In this pre-college summer course, modeled after Syracuse University’s COM 117: Multimedia Storytelling, high school students will learn to be a Multimedia Journalist (MMJ). They will shoot, edit, produce, write, and voice their own broadcast/online news stories. Synch classes will have an open environment that creates curiosity, an informative heart, and a (potentially) happy ending. Students will learn the difference between covering a story and storytelling – storytelling that connects the viewer to the subject. Stories that matter more to them because they are emotionally invested in the content, the characters, and how it affects their lives.
Students will also be doing the same for a public service announcement(s), where they will work with actors to make a 60-second “commercial” for the public good. These will help “sell” an idea for a charitable or social cause. Examples include: “Don’t Text and Drive,” “Vaping Kills, or “Be Kind to Each Other.” The message will be truthful and compelling. Guest speakers will help with scriptwriting, voice, interviews, and more.
All students who successfully complete the course will receive a Certificate of Completion and have the opportunity to request a Syracuse University noncredit transcript.
- To turn students into storytellers of broadcast journalism.
- Explore why journalism matters now more than ever.
- Tell a story through writing, video, sound, and heart.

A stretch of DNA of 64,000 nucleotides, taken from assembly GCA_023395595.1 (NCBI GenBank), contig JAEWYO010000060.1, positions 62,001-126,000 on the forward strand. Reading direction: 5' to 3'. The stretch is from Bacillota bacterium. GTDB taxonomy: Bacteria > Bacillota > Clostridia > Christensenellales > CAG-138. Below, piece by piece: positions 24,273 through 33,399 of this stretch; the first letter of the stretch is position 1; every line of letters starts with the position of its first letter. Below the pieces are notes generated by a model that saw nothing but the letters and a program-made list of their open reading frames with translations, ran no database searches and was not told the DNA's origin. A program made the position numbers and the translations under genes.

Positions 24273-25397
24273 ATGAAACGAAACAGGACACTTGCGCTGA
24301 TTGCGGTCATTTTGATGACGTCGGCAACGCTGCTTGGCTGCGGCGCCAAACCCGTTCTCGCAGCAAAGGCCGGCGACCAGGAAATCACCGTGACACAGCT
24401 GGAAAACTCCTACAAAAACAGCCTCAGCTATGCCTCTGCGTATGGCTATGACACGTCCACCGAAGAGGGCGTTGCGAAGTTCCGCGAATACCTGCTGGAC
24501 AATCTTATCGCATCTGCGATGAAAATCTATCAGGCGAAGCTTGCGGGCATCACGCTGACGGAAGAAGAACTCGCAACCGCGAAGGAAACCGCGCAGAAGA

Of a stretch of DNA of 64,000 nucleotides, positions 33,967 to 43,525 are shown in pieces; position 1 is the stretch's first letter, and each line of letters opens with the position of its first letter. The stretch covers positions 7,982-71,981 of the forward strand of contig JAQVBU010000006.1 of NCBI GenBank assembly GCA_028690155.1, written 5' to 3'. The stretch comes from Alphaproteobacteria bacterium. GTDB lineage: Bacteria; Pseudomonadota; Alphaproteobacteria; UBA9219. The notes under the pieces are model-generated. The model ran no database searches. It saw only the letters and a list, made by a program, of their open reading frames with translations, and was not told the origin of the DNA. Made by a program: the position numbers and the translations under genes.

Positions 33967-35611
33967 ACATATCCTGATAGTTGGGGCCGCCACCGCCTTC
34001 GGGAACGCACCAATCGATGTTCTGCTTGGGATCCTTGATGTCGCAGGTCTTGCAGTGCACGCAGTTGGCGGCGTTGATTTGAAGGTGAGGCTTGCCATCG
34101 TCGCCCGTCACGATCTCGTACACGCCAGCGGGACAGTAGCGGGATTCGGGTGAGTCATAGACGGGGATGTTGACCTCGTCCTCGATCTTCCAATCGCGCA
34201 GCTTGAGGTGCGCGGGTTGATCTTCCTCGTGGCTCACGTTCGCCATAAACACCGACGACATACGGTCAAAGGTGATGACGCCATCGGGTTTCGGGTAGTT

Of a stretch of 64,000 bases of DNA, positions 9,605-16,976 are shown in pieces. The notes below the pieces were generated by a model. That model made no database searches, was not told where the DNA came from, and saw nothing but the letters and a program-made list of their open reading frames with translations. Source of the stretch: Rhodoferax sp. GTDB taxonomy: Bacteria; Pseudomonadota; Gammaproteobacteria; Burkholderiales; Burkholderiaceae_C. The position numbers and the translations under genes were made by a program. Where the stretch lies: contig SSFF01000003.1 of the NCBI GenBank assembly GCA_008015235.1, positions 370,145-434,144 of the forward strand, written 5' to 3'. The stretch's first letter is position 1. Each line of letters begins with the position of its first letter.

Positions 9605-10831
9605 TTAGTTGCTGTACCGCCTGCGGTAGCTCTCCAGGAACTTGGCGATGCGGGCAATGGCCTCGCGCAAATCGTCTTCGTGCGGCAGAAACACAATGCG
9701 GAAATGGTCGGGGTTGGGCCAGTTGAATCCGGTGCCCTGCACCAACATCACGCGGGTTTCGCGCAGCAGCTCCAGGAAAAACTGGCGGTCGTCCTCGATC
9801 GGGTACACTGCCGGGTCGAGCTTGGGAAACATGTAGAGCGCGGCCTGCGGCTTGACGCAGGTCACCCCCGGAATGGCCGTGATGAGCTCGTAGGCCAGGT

- Learn Adobe Premiere and use smartphones to record news video and sound.
- Learn techniques for a great interview, which makes for a great story.
- Explore what constitutes a story: how to find it, how to produce it, and how to complete it.
- Learn how to build emotional impact and “gold coin” rewards for the viewer along the way.
- Most of all, students will learn the profound difference between covering a story and storytelling.
Course Prefix and Number: SCN 073
Eligibility: Students must be of rising high school sophomore, junior, or senior status – or a 2022 high school graduate.
A course-based scholarship opportunity is available to students who apply for pre-college courses out of the Newhouse School. Applicants who select a Newhouse course will automatically be considered for the Newhouse scholarship without the need for an additional essay.
Program rates are subject to change and will be approved by the board of trustees. Discounts and scholarships are also available.
Summer College – Online: Explore college life before stepping foot on campus! High school students can enroll in a college-level course, pursue their academic interests, and meet likeminded students in daily virtual events and activities.
“In Broadcast & Digital Journalism, I developed a working knowledge in the editing of Adobe Premiere Pro, crucial interview styles, techniques, and approaches, as well as the importance of compelling storytelling and how these respective skills will enable me to achieve success both inside and outside of the classroom. Most importantly, I developed a relationship with many of my peers, which I found immensely comforting as I sometimes become anxious during remote instruction. I was surprised and comforted that I could easily establish and develop a relationship with my professor in a remote setting. I plan to use these skills and knowledge to pursue a degree in journalism.”— Tyler M., Summer College – Online Broadcast and Digital Journalism Student, 2020